Agencies creating, selling and hosting Scotland's increasingly notorious tax haven firms are turning over at least £25m a year, The Herald has calculated.
There are now dozens of businesses in the UK and overseas profiting from a new industry providing "brass plate" shell companies called Scottish limited partnerships or SLPs.
Some such firms have been implicated in multi-million-pound tax evasion and corruption cases, including the alleged laundering of $1bn from Moldovan banks last year.
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Oxfam this week launched a campaign to reform SLPs after The Herald revealed they were being openly advertised as "zero-tax Scottish offshore companies" throughout the former Soviet Union.
The union which represents tax inspectors, the Public and Commercial Services Union, yesterday through its weight behind the international aid organisation. Lynn Henderson, its national officer, said: "We welcome the launch of Oxfam’s campaign and urge all MSPs to sign up.
"We are committed to a fair and progressive tax system, to which tax havens are a threat."
SNP, Labour, Scottish Greens and Liberal Democrat politicians have all already called for Westminster action on SLPs amid concerns that they are tarnishing Scotland's international reputation.
Nobody knows exactly how much dirty money has gone through the accounts of SLPs. However, it is possible to estimate how much they cost to run.
A Herald analysis of all the roughly 25,000 SLPs currently registered in Scotland suggests the scale of the mushrooming but murky industry which creates and maintains such shell firms.
Some 17,000 SLPs currently have obviously opaque ownership, usually though another layer of shell companies registered in traditional tax havens in the Caribbean.
Adverts in the former USSR for off-the-peg companies show that a typical off-the-peg SLP costs around £1500, often including a certificate of good standing or other documents to enable their purchaser to open a bank account in the European Union, typically in Latvia.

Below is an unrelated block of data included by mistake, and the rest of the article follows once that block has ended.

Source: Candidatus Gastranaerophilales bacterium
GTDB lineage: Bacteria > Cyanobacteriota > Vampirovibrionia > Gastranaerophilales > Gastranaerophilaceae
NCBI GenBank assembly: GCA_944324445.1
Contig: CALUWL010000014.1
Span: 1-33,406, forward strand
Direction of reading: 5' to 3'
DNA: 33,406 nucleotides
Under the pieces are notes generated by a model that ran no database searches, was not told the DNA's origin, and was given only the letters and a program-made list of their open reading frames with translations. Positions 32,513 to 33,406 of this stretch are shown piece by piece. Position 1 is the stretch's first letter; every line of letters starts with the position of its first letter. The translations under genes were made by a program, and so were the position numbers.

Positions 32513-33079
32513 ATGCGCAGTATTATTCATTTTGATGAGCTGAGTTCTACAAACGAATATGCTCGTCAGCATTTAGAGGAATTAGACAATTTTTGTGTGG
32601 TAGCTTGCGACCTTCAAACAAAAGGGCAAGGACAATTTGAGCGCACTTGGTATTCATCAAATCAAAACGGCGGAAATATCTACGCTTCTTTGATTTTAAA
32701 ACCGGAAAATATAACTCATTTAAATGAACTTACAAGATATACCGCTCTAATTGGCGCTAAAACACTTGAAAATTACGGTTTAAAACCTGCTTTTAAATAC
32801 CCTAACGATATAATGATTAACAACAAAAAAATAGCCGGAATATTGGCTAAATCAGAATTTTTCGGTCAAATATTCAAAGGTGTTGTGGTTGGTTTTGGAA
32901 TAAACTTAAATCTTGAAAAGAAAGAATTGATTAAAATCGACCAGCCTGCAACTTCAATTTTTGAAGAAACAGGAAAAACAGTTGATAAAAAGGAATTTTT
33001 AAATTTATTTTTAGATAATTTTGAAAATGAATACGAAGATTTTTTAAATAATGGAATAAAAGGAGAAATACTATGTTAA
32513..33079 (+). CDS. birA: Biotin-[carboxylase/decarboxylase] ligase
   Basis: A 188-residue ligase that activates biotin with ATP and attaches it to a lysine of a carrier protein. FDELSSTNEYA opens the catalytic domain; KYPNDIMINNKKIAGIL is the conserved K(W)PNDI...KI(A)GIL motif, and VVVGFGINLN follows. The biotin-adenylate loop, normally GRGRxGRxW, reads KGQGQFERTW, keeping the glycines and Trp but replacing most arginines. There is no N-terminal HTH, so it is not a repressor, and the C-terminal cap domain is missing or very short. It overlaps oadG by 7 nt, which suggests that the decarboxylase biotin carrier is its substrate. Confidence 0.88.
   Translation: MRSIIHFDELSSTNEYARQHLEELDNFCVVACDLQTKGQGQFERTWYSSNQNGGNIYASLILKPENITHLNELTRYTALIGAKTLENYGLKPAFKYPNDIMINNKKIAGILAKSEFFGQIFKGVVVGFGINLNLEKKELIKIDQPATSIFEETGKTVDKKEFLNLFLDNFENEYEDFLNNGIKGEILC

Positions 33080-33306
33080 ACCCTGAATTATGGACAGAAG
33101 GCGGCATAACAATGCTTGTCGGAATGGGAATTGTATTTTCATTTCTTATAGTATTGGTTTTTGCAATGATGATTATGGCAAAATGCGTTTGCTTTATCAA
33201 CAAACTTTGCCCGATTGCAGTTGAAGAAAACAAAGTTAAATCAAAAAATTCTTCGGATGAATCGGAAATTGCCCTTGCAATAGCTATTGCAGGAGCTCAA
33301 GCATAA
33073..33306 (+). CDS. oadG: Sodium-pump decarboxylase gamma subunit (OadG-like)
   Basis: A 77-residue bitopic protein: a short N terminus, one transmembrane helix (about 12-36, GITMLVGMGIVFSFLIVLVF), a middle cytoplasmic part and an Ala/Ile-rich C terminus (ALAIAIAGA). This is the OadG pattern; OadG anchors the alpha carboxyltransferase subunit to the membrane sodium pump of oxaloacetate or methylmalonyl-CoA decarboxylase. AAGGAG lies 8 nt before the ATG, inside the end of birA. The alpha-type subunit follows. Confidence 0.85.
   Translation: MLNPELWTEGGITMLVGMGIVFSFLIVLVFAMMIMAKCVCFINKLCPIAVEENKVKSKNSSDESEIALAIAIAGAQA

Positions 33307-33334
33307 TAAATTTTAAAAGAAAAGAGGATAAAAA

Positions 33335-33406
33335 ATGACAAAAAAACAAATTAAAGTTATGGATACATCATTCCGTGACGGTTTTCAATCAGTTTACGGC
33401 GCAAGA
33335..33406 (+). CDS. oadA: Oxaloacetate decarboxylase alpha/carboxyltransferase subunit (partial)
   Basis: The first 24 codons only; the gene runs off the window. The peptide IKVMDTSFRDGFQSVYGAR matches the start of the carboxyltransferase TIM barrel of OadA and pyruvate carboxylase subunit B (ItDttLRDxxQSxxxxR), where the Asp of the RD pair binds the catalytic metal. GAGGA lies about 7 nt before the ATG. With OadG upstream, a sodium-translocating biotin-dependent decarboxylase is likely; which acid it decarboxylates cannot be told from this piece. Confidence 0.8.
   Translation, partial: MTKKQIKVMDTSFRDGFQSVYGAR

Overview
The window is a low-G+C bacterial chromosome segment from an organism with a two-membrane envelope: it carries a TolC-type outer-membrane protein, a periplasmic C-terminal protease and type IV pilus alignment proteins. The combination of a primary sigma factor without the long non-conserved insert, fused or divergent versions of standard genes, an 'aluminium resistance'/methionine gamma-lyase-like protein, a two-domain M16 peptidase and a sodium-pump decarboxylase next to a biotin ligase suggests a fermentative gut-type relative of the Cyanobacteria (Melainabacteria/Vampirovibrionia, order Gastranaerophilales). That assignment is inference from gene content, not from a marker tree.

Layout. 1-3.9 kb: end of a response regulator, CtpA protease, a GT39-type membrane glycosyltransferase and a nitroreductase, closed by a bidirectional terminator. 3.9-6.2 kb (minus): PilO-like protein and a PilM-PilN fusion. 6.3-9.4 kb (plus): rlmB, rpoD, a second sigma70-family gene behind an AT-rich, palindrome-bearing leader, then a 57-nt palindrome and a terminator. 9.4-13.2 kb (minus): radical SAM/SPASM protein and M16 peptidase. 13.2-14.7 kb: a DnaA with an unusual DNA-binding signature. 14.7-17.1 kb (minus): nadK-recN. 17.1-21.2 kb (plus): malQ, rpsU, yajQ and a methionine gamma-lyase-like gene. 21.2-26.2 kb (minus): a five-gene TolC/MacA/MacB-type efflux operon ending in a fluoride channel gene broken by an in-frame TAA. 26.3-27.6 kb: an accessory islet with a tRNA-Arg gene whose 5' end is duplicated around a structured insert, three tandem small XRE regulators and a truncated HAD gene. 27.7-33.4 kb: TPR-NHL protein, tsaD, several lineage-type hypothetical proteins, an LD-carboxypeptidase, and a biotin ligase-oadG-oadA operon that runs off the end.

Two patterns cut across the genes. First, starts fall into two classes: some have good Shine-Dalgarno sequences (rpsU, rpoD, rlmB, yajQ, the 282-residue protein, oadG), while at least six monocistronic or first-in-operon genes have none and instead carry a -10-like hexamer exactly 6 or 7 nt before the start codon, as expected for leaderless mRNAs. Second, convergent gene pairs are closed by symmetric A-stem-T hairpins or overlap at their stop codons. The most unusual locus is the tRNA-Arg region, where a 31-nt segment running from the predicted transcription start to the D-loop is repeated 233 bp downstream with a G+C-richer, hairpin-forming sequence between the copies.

The start-up or maintenance fees of the roughly 17,000 most obviously opaque SLPs would amount to some £25m a year. This figure does not include SLPs registered by legitimate Scottish law firms providing tax-efficient vehicles for international investors.
There were just under 6000 SLPs registered in the financial year to April 2016. Of these more than 5500 were from a score of company creation agencies churning out multiple SLPs with secret owners. Registrations of SLPs continue to boom, hitting a record 498 a month in the last financial year.
Some 14,000 SLPs - as The Sunday Herald revealed last month - are registered at just 15 addresses. It can cost as little as £23 a month to buy an address for an SLP at one of Scotland's virtual office complexes, where companies are registered but have no physical presence. Executives at such PO Box providing companies insist they have no way of knowing if a company registered at their address is breaking the law.
There is no suggestion that firms which create, market or host SLPs are aware of any criminal activity carried out by SLPs.
However, The Herald has now named numerous SLPs involved in alleged internet scams or high-profile corruption cases in the former Soviet Union, including one against Ukraine's alleged "arms Mafia" and, yesterday, one linked with an allegedly corrupt MP, also from Ukraine.